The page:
Posted in Finance Articles, Total Reads: 5517
, Published on 30 October 2010
Gross Domestic Product is the total market value of all goods and services produced in the country in a particular year. It is equal to total consumer, investment and government spending, plus the value of exports and minus the value of imports.
GDP can be measured in mainly two ways
In this approach it is assumed that most of the things that are produced are for sale and hence are sold. Therefore if we measure the total expenditure of money in buying things, it can be equated to a way of measuring production. This is known as the expenditure method of calculation of GDP.
It is calculated as follows
GDP = Consumption + Investment + Government Spending + (Exports – Imports)
Consumption: It forms the largest component and is the private household final expenditure. E.g., personal expenditure could be categorized into durable, non durable goods and services such as food, rent, jewellery etc.
Investment: It includes business investments involving the acquisition of assets but not exchange of assets. E.g., construction of new factory, purchase of software, purchase of equipment for the factory etc.
Government Spending: It is the sum of government expenditure on goods and services. e.g., salaries to government employees, defence expenditure etc.
Exports & Imports: represent the gross exports and imports.
In this method, the GDP is the measure of the total income. It is usually referred to as GDP(I). However the GDP calculated from both the income as well as the expenditure approach should be the same.
It is calculated as follows
GDP = Compensation of Employees + gross operating surplus + gross mixed income + taxes less subsidies on production and imports
Compensation of Employees is the total remuneration to the employees for performing a work.
Gross Operating surplus is the surplus due to the owners of incorporated business
Gross Mixed income is same as gross operating surplus but it takes into consideration unincorporated business.
The sum of the above three is called the factor income i.e., income of all the factors of production in the society.
Limitations of GDP
•GDP does not take into account the disparity in the income of the rich and the poor.
•GDP omits the underground economy and thereby causing the GDP to be underestimated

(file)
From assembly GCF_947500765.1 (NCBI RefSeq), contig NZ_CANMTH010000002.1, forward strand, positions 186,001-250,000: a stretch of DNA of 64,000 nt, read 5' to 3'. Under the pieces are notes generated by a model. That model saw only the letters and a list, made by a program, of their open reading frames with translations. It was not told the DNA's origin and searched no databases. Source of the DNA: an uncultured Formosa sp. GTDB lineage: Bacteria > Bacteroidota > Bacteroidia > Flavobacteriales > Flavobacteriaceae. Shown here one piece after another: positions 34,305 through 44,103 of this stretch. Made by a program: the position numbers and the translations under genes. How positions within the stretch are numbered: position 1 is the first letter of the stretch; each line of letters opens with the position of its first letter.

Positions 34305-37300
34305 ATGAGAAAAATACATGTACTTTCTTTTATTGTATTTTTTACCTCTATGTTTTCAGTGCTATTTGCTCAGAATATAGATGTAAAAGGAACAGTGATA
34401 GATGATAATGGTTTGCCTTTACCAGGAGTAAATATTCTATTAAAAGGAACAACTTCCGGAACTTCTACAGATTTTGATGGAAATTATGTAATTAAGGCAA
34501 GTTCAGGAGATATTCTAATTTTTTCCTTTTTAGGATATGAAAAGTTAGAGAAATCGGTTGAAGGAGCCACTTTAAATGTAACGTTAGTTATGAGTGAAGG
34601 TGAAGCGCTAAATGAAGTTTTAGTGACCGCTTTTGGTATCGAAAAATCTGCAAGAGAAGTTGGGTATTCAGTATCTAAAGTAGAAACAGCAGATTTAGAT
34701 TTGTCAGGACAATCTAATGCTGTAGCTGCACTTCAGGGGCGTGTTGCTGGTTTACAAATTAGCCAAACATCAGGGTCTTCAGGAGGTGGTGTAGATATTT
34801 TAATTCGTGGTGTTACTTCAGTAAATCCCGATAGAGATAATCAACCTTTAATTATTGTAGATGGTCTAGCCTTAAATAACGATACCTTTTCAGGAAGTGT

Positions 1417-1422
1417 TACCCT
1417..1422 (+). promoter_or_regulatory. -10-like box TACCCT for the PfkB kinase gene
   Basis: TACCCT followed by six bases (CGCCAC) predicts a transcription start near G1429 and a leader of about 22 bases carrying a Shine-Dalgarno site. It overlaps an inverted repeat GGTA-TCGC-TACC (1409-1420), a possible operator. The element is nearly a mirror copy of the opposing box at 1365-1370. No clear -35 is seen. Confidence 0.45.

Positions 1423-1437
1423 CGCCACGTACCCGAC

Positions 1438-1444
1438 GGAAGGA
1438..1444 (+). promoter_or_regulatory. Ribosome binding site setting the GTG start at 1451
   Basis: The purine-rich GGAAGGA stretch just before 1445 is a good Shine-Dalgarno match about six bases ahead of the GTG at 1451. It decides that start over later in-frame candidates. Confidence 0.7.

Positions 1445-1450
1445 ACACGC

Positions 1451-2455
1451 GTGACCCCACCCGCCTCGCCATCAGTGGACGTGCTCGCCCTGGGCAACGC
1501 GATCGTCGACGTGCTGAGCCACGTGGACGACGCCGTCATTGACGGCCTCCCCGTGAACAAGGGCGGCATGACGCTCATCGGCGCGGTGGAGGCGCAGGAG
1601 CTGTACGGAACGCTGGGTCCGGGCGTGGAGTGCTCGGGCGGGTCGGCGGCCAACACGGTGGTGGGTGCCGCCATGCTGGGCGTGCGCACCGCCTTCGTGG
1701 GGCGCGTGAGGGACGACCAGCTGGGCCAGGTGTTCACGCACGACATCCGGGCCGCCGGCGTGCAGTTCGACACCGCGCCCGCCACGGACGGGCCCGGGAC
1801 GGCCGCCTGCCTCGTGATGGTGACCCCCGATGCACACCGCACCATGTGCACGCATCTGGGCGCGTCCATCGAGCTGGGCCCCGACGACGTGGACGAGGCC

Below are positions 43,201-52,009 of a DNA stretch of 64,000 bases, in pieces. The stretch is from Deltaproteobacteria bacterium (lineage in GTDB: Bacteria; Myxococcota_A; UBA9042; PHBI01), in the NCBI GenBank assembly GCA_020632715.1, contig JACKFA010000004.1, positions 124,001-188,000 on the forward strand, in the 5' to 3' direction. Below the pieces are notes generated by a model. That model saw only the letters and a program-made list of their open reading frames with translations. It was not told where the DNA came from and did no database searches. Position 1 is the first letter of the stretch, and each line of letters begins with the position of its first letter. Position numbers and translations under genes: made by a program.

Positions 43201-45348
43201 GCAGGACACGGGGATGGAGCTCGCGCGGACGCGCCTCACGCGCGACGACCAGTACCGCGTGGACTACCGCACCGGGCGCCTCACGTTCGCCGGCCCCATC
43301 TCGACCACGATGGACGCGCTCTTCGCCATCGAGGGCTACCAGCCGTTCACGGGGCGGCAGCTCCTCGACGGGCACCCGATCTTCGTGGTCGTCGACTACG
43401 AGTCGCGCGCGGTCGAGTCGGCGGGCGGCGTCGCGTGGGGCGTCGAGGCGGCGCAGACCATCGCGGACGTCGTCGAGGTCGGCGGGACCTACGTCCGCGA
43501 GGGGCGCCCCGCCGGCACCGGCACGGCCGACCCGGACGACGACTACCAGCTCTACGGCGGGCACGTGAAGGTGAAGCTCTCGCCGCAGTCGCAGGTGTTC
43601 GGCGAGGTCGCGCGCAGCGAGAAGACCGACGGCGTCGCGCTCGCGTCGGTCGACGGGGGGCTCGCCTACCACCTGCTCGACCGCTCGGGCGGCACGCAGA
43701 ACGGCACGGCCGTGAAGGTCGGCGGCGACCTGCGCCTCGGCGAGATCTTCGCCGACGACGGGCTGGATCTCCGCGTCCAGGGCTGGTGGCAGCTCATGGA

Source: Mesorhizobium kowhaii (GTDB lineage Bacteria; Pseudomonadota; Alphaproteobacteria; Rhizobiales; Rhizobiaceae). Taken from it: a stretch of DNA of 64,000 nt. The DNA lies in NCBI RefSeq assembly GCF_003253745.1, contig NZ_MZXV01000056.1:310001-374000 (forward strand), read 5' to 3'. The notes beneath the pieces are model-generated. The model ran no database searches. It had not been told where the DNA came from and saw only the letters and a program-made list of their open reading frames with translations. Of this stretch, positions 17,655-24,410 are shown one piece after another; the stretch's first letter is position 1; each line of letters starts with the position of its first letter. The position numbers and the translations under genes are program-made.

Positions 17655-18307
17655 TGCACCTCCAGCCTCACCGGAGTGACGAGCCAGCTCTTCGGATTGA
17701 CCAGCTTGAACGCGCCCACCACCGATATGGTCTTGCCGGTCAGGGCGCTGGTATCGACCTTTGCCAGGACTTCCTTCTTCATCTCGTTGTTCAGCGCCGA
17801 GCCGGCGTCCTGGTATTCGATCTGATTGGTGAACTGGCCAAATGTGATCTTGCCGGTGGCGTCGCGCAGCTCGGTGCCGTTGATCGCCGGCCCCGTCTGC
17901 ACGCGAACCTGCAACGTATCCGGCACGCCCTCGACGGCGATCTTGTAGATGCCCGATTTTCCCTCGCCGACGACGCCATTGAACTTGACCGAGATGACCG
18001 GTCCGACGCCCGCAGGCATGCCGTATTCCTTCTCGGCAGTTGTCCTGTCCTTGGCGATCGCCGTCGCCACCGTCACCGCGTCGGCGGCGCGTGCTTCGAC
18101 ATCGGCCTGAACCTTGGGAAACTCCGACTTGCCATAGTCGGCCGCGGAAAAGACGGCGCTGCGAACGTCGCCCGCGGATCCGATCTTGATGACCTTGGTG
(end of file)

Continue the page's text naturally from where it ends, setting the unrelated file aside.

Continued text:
•GDP does not consider activities that are not provided through the market such as household production, volunteer and thereby causing the GDP to be understated.
•GDP would be understated in economies where money does into play at all. This is usually seen in economies where major transactions take place informally or where there is existence of barter system.
•GDP ignores externalities or damage done to the environment. So in a way we are counting goods produced but not considering negative effects of higher production and thereby overstating the GDP.
•GDP ignores subsistence production
Alternatives to GDP
•Human Development Index: which takes into account other factors such as life expectancy and education levels
•Gini Coefficient: which measures the disparity of income within a country
•Gross National Happiness: which measures the quality of life or social progress in a more holistic manner than the GDP
•Wealth Estimates: method of combining monetary wealth with intangible wealth and environmental capital
Top 10 countries in terms of GDP as per IMF (for year 2009)
India is 11th largest in the world in terms of GDP numbers.
Importance of GDP
GDP which represents economic production and growth has an impact on everyone in the economy. A healthy economy will mean lower unemployment and wage increases because business need labour to fulfil the needs of the economy. On the other hand a bad economy would be typically lower profits and low stock prices. Investors usually keep track of the GDP and worry about the negative GDP growth because this is one of the measures used in determining whether a economy is in recession or not.
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